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Title: Frequency and voltage control in mixed AC and DC transmission networks
Author: Spallarossa, Claudia
ISNI:       0000 0004 5920 6943
Awarding Body: Imperial College London
Current Institution: Imperial College London
Date of Award: 2015
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The construction of a European Super Grid, where existing AC systems are connected through High Voltage Direct Current (HVDC) corridors, is one contribution to accommodating a high penetration of renewable energy by diversifying the energy mix and trading surpluses from some regions. This raises questions over the dynamics of mixed AC and DC systems that need to be thoroughly studied. This thesis examines the level of coupling of AC networks interconnected via HVDC and the provision of system services between AC networks via DC links. Since areas such as the North Sea may see interconnected DC links, control of such multi-terminal DC grids (MTDC) in the case of converter outages is also pursued. To form realistic case studies, a number of mixed AC and DC transmission networks were modelled and validated, in particular a dynamic equivalent model of the Great Britain transmission system coupled via voltage source converter (VSC) HVDC to the Scandinavian transmission network. To answer questions over the interaction of the dynamics of modular multi-level converters (MMC) with AC system dynamics, reduced dynamic models of such converters were developed taking an energy balancing approach. The impacts that two-level or modular multi-level VSCs produce on the dynamics of the hosting AC grids were investigated through perturbation studies. The displacement of conventional generation by converter-interfaced sources sees a decrease in frequency response provision and inertia and calls for alternative provision. Several methods for enhancing the frequency recovery (post outage) of AC grids were designed for and applied to VSCs of HVDC interconnectors. Supplementary droop control was found to improve the frequency nadir after a loss of in-feed event at the cost of passing some of that loss to the adjacent AC systems via the HVDC interconnection. Identifying and exploiting the overload capability of MMC enabled the sharing of primary reserves and improvement of the nadir frequency by allowing extra power to be transferred through HVDC links. Proposals to use the internal energy storage capability of MMCs for inertia provisions were investigated but the results show that the scope for this is very limited. It is important that where MTDC grids are envisaged, the power flow control is able to deal with converter station outages and not cause large disturbance to the DC or AC networks. Deficiencies with proposed methods were identified and a new proposal for coordinated control with multiple bus masters was made and control performance improvements demonstrated.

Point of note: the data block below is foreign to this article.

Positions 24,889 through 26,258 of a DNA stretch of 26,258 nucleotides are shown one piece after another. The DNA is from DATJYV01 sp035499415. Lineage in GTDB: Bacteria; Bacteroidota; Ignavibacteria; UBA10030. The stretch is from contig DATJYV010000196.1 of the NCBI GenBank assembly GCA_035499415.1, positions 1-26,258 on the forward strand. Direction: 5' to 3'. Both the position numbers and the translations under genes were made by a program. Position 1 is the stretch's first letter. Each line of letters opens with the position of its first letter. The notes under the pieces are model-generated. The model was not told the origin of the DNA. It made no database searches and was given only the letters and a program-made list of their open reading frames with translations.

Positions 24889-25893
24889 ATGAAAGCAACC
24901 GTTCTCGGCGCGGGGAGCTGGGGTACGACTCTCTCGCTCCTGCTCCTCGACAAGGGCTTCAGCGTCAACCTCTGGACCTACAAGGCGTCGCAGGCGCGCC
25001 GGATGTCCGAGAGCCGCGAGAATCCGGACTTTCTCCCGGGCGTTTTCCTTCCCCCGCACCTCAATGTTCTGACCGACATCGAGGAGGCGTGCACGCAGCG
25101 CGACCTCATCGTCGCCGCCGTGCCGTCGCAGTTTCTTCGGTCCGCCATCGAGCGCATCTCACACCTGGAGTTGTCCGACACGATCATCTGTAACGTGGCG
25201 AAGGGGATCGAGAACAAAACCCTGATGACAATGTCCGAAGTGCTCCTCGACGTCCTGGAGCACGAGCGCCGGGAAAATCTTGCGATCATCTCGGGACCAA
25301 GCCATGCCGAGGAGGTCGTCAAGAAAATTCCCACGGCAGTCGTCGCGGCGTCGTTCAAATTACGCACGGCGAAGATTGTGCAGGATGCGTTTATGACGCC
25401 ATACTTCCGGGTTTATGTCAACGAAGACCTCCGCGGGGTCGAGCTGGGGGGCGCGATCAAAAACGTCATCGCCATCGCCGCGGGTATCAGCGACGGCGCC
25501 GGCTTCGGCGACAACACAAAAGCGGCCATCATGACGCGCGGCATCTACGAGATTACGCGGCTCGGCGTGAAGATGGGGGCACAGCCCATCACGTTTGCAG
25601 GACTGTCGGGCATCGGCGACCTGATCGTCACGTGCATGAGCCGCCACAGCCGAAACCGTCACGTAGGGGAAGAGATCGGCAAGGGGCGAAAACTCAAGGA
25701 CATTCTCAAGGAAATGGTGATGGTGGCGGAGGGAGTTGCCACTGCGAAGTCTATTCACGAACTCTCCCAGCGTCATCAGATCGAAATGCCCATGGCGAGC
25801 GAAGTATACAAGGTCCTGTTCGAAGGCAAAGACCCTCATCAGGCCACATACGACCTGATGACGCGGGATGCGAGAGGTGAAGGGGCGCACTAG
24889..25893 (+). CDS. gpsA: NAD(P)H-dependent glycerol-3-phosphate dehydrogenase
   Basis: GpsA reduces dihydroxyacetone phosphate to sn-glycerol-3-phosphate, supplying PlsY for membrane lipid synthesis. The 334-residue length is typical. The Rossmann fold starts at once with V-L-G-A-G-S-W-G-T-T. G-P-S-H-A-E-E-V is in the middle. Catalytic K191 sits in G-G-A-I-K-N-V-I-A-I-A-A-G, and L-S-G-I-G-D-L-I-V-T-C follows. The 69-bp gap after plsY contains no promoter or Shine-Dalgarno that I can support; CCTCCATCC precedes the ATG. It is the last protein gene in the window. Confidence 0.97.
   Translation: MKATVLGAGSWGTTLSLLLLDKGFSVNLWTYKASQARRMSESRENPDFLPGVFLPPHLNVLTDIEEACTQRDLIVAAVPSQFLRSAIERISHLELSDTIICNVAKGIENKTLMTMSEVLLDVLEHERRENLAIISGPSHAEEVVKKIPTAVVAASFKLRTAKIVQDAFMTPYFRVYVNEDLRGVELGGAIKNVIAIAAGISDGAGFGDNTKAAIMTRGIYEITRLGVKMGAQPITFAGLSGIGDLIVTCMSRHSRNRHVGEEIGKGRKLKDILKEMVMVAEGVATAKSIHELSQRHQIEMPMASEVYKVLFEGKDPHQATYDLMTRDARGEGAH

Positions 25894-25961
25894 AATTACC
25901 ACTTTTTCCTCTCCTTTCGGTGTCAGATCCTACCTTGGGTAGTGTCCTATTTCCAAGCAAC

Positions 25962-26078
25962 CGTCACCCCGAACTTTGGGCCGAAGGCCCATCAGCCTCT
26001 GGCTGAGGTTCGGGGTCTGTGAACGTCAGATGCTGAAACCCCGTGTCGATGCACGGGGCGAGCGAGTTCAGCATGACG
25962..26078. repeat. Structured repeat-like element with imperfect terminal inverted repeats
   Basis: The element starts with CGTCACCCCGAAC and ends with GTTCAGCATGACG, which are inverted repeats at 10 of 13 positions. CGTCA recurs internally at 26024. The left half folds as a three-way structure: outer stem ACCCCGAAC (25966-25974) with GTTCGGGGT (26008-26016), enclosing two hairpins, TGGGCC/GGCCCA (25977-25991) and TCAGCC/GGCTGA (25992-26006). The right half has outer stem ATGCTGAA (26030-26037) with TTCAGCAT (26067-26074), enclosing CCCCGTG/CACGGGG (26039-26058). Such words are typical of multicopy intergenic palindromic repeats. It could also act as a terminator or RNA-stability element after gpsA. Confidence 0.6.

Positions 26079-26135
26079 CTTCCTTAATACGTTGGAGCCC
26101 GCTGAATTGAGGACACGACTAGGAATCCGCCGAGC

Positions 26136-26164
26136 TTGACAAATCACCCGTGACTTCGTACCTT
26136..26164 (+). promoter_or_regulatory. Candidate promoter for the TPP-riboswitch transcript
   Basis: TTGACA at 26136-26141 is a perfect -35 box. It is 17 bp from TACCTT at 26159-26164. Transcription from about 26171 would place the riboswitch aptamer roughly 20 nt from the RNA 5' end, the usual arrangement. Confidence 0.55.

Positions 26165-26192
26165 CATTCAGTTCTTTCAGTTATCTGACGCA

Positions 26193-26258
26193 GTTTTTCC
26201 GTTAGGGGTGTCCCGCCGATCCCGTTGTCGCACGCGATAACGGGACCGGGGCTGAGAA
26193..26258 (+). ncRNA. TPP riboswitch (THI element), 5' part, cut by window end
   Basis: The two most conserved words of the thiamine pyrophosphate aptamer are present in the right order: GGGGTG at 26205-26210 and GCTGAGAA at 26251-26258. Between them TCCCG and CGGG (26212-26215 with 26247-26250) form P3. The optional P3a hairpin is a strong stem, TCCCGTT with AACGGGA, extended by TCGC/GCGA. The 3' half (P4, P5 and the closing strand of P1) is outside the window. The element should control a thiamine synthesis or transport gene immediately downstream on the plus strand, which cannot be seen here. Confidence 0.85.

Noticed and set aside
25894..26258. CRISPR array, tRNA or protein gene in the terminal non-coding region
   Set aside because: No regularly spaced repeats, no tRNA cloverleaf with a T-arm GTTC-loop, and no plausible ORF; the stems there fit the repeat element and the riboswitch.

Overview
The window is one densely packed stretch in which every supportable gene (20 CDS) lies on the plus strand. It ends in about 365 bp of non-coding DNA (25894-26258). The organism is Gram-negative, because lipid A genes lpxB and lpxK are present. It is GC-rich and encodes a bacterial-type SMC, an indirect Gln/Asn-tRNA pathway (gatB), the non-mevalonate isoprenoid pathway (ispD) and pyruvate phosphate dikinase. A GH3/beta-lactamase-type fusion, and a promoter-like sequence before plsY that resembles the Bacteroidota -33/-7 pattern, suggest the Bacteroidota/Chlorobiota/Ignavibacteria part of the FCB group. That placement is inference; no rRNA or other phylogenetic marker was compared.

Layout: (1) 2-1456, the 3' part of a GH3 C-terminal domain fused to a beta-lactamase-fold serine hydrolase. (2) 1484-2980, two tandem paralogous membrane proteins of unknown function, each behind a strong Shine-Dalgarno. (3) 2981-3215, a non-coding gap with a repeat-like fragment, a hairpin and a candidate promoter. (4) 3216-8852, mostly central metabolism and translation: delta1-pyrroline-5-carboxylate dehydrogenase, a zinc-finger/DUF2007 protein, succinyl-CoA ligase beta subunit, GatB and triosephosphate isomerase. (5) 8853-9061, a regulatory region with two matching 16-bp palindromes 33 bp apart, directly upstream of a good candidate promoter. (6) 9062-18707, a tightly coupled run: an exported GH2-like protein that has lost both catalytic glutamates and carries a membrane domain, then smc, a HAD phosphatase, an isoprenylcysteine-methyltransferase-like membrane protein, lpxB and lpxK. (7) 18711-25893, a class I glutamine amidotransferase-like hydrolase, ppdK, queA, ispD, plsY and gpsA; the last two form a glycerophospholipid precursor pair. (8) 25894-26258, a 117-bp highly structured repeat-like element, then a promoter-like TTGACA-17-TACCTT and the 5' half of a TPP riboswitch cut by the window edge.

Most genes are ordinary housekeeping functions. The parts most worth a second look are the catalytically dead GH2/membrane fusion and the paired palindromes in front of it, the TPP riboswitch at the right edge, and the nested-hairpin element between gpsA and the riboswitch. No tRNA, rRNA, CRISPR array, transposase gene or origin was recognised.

Supervisor: Green, Tim C. Sponsor: Engineering and Physical Sciences Research Council
Qualification Name: Thesis (Ph.D.) Qualification Level: Doctoral